May 22, 2020

Teen Births Once Again Fell Significantly

The teen birth rate in 2018 was less than half of what it was 10 years ago, according to figures just released.

The U.S. Centers for Disease Control and Prevention and the National Center for Health Statistics report that there were 179,871 births to mothers ages 15 to 19 in 2018, or 17 per 1,000 teens of that age range in the United States. In 2009, the figure was 38 per 1,000.

The drop from 2017 to 2018 was itself significant; the number of births in 2017 was 194,377, or 19 per 1,000 females. The reduction from 19 per 1,000 to 17 per 1,000 between those two years was the largest in percentage terms since 2013.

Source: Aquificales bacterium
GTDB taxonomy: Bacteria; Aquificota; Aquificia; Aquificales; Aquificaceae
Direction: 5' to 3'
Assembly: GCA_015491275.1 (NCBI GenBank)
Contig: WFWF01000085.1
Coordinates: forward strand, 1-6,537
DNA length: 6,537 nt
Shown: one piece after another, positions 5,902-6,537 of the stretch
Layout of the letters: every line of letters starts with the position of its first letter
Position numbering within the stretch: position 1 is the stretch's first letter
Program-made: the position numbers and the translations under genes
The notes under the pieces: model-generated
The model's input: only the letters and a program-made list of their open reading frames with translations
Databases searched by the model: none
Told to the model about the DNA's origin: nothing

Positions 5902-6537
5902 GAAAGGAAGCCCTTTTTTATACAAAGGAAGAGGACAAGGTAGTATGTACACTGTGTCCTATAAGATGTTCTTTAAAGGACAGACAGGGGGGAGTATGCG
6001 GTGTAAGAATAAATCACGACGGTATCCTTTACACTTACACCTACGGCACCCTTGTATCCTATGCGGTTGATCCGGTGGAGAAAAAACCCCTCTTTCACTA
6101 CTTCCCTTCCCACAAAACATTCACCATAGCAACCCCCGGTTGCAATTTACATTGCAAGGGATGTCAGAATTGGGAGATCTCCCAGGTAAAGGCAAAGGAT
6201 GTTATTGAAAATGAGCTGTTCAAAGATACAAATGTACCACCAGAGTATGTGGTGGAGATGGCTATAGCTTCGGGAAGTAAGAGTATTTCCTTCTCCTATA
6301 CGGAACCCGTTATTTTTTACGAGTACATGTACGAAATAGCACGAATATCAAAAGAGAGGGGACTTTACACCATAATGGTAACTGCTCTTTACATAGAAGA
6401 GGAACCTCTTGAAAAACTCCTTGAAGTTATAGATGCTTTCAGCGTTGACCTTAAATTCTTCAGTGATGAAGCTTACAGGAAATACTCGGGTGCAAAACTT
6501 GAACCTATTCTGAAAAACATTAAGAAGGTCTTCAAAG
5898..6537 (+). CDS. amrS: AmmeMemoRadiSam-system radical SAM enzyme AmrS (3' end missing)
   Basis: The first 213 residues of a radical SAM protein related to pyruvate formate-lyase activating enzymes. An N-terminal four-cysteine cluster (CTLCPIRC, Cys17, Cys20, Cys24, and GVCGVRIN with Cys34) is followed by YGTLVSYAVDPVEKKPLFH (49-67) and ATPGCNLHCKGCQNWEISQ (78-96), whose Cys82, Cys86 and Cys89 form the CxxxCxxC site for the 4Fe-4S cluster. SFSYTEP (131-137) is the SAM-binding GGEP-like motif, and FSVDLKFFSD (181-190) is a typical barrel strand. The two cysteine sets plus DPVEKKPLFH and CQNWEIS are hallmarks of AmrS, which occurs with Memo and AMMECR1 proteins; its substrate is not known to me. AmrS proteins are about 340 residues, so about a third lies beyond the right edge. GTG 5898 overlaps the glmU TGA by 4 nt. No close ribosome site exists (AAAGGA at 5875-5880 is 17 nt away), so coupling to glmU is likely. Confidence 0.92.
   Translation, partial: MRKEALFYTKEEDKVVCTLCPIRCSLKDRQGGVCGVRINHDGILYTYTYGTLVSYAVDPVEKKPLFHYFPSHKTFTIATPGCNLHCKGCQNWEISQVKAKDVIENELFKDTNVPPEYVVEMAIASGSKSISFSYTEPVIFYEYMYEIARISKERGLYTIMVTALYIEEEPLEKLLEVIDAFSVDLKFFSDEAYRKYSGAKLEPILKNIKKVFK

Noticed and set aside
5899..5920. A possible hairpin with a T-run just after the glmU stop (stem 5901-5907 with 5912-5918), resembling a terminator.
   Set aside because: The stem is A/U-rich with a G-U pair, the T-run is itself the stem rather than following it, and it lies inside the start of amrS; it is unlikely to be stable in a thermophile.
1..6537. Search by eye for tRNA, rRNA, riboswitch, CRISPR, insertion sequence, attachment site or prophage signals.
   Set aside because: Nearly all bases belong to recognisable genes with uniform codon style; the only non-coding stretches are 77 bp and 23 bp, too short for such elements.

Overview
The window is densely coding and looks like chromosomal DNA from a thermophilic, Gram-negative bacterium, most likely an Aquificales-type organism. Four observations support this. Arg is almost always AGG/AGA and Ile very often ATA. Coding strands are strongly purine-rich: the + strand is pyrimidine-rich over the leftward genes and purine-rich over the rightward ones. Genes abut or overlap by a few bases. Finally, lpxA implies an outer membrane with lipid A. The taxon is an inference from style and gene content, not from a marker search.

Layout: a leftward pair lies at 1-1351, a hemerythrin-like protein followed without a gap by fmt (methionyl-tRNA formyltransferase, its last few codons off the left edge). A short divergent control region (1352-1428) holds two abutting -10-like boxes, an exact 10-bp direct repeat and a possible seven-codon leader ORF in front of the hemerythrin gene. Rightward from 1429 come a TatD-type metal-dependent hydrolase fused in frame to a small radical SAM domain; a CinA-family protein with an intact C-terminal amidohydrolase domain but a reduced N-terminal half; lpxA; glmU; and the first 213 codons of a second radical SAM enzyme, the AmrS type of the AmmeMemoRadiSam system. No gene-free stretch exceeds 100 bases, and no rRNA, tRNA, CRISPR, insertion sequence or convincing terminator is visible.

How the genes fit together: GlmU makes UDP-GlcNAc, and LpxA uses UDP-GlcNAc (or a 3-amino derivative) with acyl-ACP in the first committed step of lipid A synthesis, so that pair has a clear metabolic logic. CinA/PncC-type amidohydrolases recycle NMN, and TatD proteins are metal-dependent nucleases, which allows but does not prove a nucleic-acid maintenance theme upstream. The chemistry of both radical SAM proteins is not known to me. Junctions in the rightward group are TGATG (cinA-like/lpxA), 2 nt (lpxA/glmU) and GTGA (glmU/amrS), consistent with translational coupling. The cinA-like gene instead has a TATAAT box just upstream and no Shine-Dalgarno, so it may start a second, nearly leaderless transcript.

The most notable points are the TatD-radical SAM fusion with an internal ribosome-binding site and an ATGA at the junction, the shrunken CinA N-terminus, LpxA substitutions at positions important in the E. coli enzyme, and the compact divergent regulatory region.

Most states saw teen birth rates drop

Between 2017 and 2018, the teen birth rate fell in every state except Maryland, Michigan, Missouri, New Hampshire, New Jersey, New York, North Dakota, Rhode Island and South Carolina; in each of those states, the rates held steady, although the state rate is already lower than the national rate in all of those except Missouri and South Carolina.

Teen births fell more dramatically in Puerto Rico between 2017 and 2018 than in any of the states, from 24 per 1,000 to 19 per 1,000.

Teen births are a key indicator of child well-being in the United States and are tracked in the KIDS COUNT Index found each year in the KIDS COUNT Data Book. Teens are at higher risk of delivering low birth-weight and preterm babies, and these children are more likely to be born into families with less educational opportunity and economic resources.